HRMA 2015: Employment Contracts in British Columbia

By Catherine Skrzypinski May 14, 2015
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VANCOUVER, British Columbia—Having written employment contracts allows an employer and its employees to have a clear understanding of expectations at the start of a business relationship, an employment lawyer told attendees recently at the Human Resources Management Association (HRMA) Conference and Tradeshow 2015.

“Be sure an employee signs a written agreement before they start a job,” said Simon Kent, founder and senior partner of Vancouver-based Kent Employment Law. He likened the situation to “the beginnings of a romantic relationship—you have all these good feelings about the person, and you just know it’s going to work out. … It doesn’t always work out.”

The absence of a written employment contract introduces a myriad of potential problems:

  • Having an employee start his or her position before finalizing an agreement.
  • Drafting contracts internally to save money.
  • Drafting contracts in a rush.
  • Relying on standard documents from another jurisdiction.
  • Failing to retain a signed copy of the agreement.
  • Failing to make an employee aware of termination provisions.

In Canada, employers must give a reasonable notice of termination, explained Donovan Plomp, a partner in the labor and employment group at McCarthy Tetrault in Vancouver. This differs from at-will employment in the United States where an employee can be dismissed for any reason.

An employer in British Columbia (B.C.) must follow the Employment Standards Act to determine the minimum requirements of severance, Kent added. Employees in B.C. are entitled to eight weeks of severance at maximum.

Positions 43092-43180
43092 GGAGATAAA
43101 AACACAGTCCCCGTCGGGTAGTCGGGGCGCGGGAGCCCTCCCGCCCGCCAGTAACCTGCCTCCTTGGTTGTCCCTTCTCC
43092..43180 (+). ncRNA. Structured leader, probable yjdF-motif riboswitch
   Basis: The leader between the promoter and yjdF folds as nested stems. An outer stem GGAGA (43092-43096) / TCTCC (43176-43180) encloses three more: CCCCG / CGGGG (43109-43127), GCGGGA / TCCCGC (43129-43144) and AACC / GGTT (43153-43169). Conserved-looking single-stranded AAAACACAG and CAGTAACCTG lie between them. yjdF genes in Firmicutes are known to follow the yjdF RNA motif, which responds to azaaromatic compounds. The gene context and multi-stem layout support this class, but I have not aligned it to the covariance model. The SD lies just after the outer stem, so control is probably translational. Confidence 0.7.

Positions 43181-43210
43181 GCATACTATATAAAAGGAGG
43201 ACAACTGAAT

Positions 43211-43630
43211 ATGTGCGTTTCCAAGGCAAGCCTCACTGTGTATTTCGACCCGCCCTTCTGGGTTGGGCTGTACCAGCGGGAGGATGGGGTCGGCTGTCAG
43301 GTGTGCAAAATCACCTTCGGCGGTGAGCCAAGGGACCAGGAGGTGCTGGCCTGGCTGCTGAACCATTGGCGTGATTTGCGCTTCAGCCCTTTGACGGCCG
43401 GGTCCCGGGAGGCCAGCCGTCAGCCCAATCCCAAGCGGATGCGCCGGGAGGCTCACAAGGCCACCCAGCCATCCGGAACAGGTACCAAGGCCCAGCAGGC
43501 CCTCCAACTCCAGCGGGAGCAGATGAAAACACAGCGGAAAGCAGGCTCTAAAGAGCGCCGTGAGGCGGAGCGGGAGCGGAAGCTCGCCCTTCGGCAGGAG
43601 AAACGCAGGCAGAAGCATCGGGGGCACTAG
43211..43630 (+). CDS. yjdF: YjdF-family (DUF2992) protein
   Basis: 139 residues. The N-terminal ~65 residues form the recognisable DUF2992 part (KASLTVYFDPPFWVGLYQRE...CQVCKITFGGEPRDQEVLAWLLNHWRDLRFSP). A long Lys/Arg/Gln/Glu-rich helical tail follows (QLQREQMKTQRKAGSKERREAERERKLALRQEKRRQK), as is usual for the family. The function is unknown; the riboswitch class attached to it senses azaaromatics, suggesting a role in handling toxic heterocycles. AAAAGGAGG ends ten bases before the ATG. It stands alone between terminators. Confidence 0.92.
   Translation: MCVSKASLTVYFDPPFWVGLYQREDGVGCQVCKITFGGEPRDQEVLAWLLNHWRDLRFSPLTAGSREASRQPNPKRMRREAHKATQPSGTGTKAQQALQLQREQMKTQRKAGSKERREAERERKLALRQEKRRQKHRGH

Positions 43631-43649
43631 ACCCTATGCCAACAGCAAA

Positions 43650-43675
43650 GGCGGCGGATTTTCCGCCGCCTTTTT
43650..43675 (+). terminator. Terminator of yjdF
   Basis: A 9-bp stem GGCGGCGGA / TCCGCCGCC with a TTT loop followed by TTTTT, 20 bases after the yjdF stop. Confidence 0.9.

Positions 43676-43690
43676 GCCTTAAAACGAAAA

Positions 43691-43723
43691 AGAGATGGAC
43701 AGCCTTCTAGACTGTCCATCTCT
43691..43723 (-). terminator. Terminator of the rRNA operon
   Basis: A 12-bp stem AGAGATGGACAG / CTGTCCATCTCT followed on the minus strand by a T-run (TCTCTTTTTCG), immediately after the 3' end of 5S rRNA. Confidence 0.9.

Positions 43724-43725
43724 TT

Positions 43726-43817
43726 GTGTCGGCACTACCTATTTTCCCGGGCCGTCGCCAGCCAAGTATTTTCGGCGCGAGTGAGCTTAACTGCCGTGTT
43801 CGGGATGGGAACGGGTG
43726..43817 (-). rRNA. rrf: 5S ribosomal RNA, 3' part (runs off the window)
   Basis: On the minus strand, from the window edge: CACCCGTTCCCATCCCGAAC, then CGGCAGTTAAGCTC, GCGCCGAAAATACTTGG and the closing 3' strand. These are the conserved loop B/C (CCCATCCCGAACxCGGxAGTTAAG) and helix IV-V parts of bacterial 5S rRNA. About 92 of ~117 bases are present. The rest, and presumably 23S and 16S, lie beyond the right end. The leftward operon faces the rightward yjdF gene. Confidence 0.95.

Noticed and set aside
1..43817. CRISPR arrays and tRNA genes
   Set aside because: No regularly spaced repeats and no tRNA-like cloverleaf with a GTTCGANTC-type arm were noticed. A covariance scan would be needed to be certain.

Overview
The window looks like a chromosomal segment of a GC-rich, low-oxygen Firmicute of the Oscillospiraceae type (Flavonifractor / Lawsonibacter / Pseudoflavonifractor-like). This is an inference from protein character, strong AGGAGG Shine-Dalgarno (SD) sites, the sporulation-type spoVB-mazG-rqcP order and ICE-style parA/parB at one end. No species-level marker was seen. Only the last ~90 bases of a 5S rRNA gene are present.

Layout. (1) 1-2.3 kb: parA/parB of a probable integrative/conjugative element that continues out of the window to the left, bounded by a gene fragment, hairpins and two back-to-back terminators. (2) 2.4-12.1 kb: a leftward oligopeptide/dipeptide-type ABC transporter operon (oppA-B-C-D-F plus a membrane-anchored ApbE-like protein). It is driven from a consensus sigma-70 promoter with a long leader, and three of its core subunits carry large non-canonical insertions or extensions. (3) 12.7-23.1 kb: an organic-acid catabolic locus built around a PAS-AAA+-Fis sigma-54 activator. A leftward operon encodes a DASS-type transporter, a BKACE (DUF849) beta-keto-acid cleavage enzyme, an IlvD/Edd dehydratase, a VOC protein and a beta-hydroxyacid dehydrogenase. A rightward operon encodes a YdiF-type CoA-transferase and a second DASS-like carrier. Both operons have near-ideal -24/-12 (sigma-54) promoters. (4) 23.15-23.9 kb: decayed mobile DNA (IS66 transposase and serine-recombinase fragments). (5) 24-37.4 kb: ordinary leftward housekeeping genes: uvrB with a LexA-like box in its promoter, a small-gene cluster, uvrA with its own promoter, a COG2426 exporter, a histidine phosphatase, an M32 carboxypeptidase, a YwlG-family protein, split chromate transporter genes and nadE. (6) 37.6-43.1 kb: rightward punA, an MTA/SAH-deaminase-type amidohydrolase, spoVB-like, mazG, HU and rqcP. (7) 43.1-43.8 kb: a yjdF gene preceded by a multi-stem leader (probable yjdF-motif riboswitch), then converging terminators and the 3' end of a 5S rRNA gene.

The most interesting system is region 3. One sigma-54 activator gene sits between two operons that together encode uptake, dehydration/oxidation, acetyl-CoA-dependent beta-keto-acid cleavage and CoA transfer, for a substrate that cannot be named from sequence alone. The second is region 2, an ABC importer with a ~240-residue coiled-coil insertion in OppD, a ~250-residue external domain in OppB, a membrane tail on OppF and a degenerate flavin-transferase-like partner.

If there is no written employment contract, courts in B.C. can grant terminated employees up to 24 months of severance based on their age, length of service, position (including degree of responsibility), and level of training and education. For instance, senior management can get up to six months’ severance, Kent noted.

“A written employment agreement can save a company from a lot of hassle, and potentially money, in the future,” he added.

Before Signing on the Dotted Line

Companies in B.C. can protect themselves by including certain language and clauses in employment contracts, Plomp explained. Examples include:

  • “Specific tasks are not guaranteed; therefore, must be flexible in performing assigned duties.”
  • “This offer is contingent upon completion of a successful background check.”
  • “Benefits are subject to terms and conditions.”
  • “Salary increases will be negotiated to take effect at the beginning of each renewal period.”
  • A noncompete clause, or an agreement that forbids a worker to perform tasks for a competitor for a specific length of time.
  • A discretionary bonus clause that determines when a bonus is due and how much to pay without obligation.
  • An overtime clause that states an employee is to be paid for all hours worked.
  • A nondisclosure clause that states all information and documents are strictly confidential.

“Employees can be very challenging to manage,” Kent stated. “Relationships fall apart because of a lack of clarity about how things are going to be handled. An employee contract should deal with any eventuality that might come up.”

If a potential employee states that a contract is full of legalese, it may be worth having an employment lawyer present for the signing of the contract, Kent added. “If it’s a complicated agreement, then have someone explain it to them.”

HR’s Role in Employee Termination

Employees who are fired often experience difficult or embarrassing departures, such as a security guard waiting to escort them out. “A lot of employees have this emotional need to be told why they’ve been let go, and HR is not required to tell them,” Kent said. “As HR professionals, treat a person with respect at dismissal. Then they are less likely to respond with litigation.”

Catherine Skrzypinski is a freelance writer based in Vancouver.

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